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The Murray State News

Senior athletes leave their final notes

Rebeca Mertins Chiodini
Senior forward Chloe Barnthouse cheers on her teammates while on the bench. Barnthouse totaled 14 goals and three assists during her time at Murray State.

As the year comes to a close, many senior athletes prepare to say goodbye to the sports they grew up loving and playing.

Murray State had many senior athletes this year, who have either stuck at Murray State the whole time, or joined as Racers later in their collegiate journey.

Jenna Veber, senior softball pitcher, said while she has never been much of a leader, she has embraced the opportunities presented to her in her senior season on the softball team.

“Being a senior this year and having half of a new Racer Softball team has been an incredibly gratifying experience for me,” Veber said. “Initially, I was nervous helping lead a group of unfamiliar girls. Stepping into a leadership role can be scary, especially when unsure of how they’ll respond. Fortunately, I quickly realized that this group would be some of the most genuine, hardworking, and gritty teammates I’ve ever played with.”

Chloe Barnthouse, senior soccer forward, said she has learned a lot as a senior this year, but being a mentor was a big task. She said she has been focusing on teaching the new players that life as an athlete is more than just what happens on the field.

“Being a senior gives me a lot of experience and it gives me the ability to mentor the players around me,” Barnthouse said. “Throughout the years, I’ve learned that the game is bigger than what is done on the field and the core of the game is the relationships you make with your teammates. Players come and go but the friendships made are something that will last a lifetime.”

Meanwhile, Morgan Parker, senior midfielder of the soccer team, had a different path to being a senior at Murray State, transferring in from Western Michigan University for her junior season. She said Murray State taught her to value the friendships made along the way.

“At Murray State, I have learned that there is more to life than just being an athlete in your sport, “Parker said. “I will take with me the friendships and connections that I have made with my time here.”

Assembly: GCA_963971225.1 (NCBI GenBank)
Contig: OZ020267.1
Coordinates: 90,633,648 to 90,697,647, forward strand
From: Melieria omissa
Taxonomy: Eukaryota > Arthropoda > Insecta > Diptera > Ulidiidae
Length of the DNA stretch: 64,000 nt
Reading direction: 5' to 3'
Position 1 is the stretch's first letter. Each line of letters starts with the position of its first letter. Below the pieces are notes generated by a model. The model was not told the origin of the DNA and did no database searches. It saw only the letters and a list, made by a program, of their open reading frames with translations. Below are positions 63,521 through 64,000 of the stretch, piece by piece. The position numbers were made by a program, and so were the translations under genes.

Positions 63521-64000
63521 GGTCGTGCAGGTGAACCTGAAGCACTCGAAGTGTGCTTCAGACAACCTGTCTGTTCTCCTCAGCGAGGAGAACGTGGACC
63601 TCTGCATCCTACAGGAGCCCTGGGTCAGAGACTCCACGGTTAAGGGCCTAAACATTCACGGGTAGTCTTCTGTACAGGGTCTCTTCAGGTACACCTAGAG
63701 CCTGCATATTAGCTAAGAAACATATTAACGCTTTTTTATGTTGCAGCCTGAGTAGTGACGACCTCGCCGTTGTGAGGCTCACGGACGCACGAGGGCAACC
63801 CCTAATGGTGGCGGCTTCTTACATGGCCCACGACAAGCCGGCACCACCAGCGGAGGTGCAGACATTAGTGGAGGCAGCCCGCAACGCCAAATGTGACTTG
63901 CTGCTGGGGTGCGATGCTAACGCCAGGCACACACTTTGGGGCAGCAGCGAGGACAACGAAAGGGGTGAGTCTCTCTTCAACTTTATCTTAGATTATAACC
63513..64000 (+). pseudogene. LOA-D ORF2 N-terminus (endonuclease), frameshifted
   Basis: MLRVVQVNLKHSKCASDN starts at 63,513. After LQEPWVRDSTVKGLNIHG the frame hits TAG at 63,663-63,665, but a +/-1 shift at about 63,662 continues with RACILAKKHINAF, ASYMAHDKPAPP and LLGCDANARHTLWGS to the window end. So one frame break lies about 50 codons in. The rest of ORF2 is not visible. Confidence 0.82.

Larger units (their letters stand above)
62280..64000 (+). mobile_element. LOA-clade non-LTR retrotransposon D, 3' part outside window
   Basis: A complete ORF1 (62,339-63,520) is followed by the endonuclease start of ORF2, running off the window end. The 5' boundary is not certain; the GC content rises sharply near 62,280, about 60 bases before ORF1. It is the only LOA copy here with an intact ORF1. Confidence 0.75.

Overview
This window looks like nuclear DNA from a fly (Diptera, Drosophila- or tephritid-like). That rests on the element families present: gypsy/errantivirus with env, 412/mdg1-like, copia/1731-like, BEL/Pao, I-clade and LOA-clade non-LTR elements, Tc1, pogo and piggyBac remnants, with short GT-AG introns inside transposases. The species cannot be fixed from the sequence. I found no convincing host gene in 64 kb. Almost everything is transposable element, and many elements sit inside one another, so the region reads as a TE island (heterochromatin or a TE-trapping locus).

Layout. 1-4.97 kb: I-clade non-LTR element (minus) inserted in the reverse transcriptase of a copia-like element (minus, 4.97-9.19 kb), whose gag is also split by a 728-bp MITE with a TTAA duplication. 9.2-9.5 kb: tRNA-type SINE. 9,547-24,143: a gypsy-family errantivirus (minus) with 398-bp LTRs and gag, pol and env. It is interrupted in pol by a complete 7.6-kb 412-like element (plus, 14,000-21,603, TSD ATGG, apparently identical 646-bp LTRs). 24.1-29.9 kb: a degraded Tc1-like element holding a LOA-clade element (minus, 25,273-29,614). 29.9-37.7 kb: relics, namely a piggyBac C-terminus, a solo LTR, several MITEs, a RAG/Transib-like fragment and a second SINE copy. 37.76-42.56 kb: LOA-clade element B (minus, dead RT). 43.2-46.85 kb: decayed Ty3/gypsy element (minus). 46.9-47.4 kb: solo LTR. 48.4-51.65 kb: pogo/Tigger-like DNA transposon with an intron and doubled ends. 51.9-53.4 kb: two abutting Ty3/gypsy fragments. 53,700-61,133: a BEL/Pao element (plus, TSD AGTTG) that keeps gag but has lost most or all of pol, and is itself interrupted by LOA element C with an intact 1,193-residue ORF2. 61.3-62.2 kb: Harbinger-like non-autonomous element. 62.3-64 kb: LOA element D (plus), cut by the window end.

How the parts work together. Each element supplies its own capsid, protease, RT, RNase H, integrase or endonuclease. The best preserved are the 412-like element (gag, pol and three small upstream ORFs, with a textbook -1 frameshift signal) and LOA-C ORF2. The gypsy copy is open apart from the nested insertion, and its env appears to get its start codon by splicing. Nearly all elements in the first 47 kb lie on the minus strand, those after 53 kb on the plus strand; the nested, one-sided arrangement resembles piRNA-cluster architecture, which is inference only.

As athletes, plenty of memories stick out from your time in college. Parker, Barnthouse and Veber all shared some some of their favorite memories from Murray State, each with their own bit of sentimental value.

Parker said she will remember the soccer teams’ run to the MVC Championship game in 2022 in just her first year at Murray State. Barnthouse reminisced on the Racers’ game winning goal in overtime against UT Martin her freshman year, and the rush of emotion that came with that moment.

Veber discussed the many friendships she has made along the way and how they have affected her life, but pointed out that her favorite memory was winning the OVC championship in 2022 and said the atmosphere of the moment was something she will never forget.

Each senior also left a piece of advice for future athletes that come through Murray State, with Parker making a point that athletes should take advantage of their time at Murray State.

“Make the most of your time here because it goes by fast,” Parker said. “Also remember that you are more than just an athlete in your sport.”

Veber said the most important advice she learned is to not settle for being perfect and leave yourself room to grow.

“It took me almost 5 years to learn that I didn’t want to be perfect at my sport,” Veber said. 

“Being perfect meant I was stagnant. I couldn’t allow myself opportunities for growth because I was too focused on what I did wrong instead of how to fix it. This unattainable strive for perfection created stress and unhappiness. Allow yourself the ability to be open minded about learning and that your ability to play the sport is enough. Strive for progress and effort and do everything with intention. “

Barnthouse left a few pieces of advice for incoming students. She said building a disciplined routine, such as waking up early and giving it your all, can make someone the best athlete. 

“Nothing is going to come easy, you need to wake up and want to work everyday for it,” Barnthouse said. “Coaches will teach you soccer, but the will, drive and energy is something you need to bring. It is a privilege to be in the position you are in today, enjoy every second of it and play like you were a little kid.”

Finally, Barnthouse left a piece of advice about enjoying your time as a college student. She said being a student athlete is a gift that athletes need to appreciate everyday.

“Life is what you make it, and we need to enjoy every day and every time we step out on the field,” Barnthouse said. “It is truly a gift to be able to play the sport you love.”


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About the Contributors
Jakob Milani
Jakob Milani, Sports Editor
Jakob Milani is all about sports. He joined the staff of The Murray State News in 2020 as a sports writer, assigned to women's basketball, and by fall 2021 was named Sports Editor. He is a dedicated lover of all things Chicago Cubs and Chicago Bears related, and loves to talk about all things sports. He is a co-host of "The Iron Grid" podcast with fellow sports writer Ronan Summers, and only ever watches ESPN in his down time. Aside from sports, Jakob also has a passion for music and baking. His favorite artists include Nirvana, Travis Scott, and Queen. His favorite item to bake is cheesecake.
Rebeca Mertins Chiodini
Rebeca Mertins Chiodini, Photography Editor
Rebeca Mertins Chiodini began photographing for The News in fall 2022 and began Photo Editor in 2023. She loves to photograph all things sports, but especially baseball. A journalism major, she minors in Spanish and Photography.

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